As Ryman Celebrates 125 Years, the Nashville Venue Spotlights Pioneer Lula C. Naff

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The Ryman Auditorium in Nashville, Tenn.

Tourists who have visited the historic Ryman Auditorium in Nashville since its massive renovation are no doubt familiar with the eatery that is now a part of the complex, Café Lula. But you might not know much about the namesake.

Historians frequently cite local businessman/riverboat captain Tom Ryman and the minister Samuel Jones for their roles in founding one of the industry’s most prestigious stages, but the story of Falls Branch, TN, native Lula Clay Naff isn’t as well known. As the Ryman Auditorium continues the celebration of its 125 anniversary in 2017, The Ryman’s Lisa Ann Dupont says shining the light on Naff is one of the goals of the celebration. 

“Even a lot of locals don’t know about Lula,” she tells Billboard. “As we’ve gone through the 125th, we think it’s a great time to talk about Lula’s story – not only the Tom Ryman story, which is so incredible, and the reason we’re here. But Lula’s story in what she was able to achieve in the half-century that she was here is incredible.”

As the Ryman’s manager from 1920-1955 (although she was booking acts there since 1904), Naff was a pioneer in the Nashville music scene. “To me, she’s the ultimate trailblazer,” Dupont says. “She’s the one who started the trail. She led the way for a lot of Nashville women in the positions that they are in today – on both the artist and the industry side. When you think about the part of time that she ran this building, she didn’t have the right to vote, but she was booking what was easily the cultural epicenter of Nashville. If people wanted entertainment, they wanted to see it here. She was responsible for bringing all that entertainment to town. That’s huge.” (Visitors can learn more about Naff by watching a video that the Ryman has produced offering a bit more history about her. They can also see her recently installed star on the Music City Walk of Fame just down the street from what is known as “The Mother Church of Country Music.”)

As the Ryman – which opened in 1892 – celebrates its birthday this year, Dupont admits it’s quite emotional to see the way that visitors react to the historic venue. And though it's owned by Gaylord Entertainment, she insists that the parent company isn’t the only group with a stake in the Ryman. “It’s so heartwarming how this building is so beloved by both the city and the state. The Ryman is such an interesting place in that every Nashvillian feels like it’s theirs in a way. It’s a large part of everyone’s story that they can tie back to the Ryman. They may have met their best friend or future partner in the pews, or maybe they came with their band to see a show when they were first starting out, and they thought ‘That’s going to be us someday,’ and a few years later, it is. I love Drew Holcomb’s story where he talked about his first date with his wife was at the Ryman. That is so sweet. Since then, they both have played here.”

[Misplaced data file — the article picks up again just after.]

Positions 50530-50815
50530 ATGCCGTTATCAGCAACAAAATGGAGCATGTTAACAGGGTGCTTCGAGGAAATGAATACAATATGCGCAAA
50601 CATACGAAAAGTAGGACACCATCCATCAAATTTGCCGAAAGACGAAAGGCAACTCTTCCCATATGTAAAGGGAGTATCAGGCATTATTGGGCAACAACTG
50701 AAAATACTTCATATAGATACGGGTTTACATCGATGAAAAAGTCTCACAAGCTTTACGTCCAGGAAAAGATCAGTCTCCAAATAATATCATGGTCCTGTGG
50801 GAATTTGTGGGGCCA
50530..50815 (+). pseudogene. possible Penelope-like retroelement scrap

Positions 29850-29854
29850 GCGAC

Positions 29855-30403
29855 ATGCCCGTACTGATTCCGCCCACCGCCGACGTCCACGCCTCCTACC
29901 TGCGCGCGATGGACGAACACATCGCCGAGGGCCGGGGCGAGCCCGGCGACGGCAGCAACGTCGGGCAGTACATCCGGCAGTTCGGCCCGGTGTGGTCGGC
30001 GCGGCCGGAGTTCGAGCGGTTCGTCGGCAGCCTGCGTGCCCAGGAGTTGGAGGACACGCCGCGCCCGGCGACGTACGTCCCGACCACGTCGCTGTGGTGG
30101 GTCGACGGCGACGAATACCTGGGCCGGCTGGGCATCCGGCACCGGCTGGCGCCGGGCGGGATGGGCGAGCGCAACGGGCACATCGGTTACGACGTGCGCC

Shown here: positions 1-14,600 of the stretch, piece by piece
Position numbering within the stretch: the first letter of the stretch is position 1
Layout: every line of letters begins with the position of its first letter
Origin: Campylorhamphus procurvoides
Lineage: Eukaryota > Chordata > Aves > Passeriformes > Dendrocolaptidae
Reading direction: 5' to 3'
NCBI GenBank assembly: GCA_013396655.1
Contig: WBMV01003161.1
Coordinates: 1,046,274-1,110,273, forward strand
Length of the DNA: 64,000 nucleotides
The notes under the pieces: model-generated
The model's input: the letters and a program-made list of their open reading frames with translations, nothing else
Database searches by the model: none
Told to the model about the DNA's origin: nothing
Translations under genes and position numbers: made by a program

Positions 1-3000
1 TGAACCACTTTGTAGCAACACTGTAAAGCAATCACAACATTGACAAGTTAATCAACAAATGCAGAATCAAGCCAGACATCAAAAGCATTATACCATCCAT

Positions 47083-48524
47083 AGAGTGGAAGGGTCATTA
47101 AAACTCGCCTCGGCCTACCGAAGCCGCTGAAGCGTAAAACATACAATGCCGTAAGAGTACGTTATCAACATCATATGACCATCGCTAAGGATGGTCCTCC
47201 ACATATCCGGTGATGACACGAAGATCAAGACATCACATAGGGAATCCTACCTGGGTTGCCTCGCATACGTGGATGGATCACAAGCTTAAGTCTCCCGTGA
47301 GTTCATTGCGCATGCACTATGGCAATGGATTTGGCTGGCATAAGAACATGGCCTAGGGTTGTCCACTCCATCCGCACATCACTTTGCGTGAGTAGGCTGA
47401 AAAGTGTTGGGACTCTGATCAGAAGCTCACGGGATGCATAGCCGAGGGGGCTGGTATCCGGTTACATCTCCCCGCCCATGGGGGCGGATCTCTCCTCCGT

She smiles and says that some couples have even included the Ryman in their family story – literally. “We hear a lot of instances about people naming their babies Ryman. That’s the ultimate honor. You will never hear about a baby being named Radio City Music Hall. There’s a distinct difference, and I love the sense of ownership that Nashvillians feel toward this building, and how much they love us. We love them back. We know a lot of our regulars. There are people that we see here all the time. We know them by name and we can recognize them. It’s a relationship that you really can’t have anywhere else but this building and this town. We’re extremely lucky.”

Though the show played host to the Grand Ole Opry from 1943-1974 (and still does every winter) and just about every country act you can think of, performers at the hallowed institution have also included W.C. Fields, Louis Armstrong, and Kesha. Plus, the acoustics of the building are legendary. “I think it’s one of the most unique concert experiences that you can have," she says. "At an arena, you don’t really see the audience. It’s all black because of the lights, and the people are sitting in plastic seats. It’s a very sterile experience, but when you’re here, you can hear everyone in the audience, and you can make eye contact. That can be very unnerving. That’s not what a lot of artists are used to. It’s very real, and very raw – and I think from both sides of the pew – those sitting in them and the artists on the stage both appreciate that. I don’t know if that can be replicated anywhere else.”

In addition to the Opry’s winter run, the Ryman will also be playing host to the annual Tennessee Christmas shows featuring Vince Gill and Amy Grant, as well as the Old Crow Medicine Show on New Year's Eve.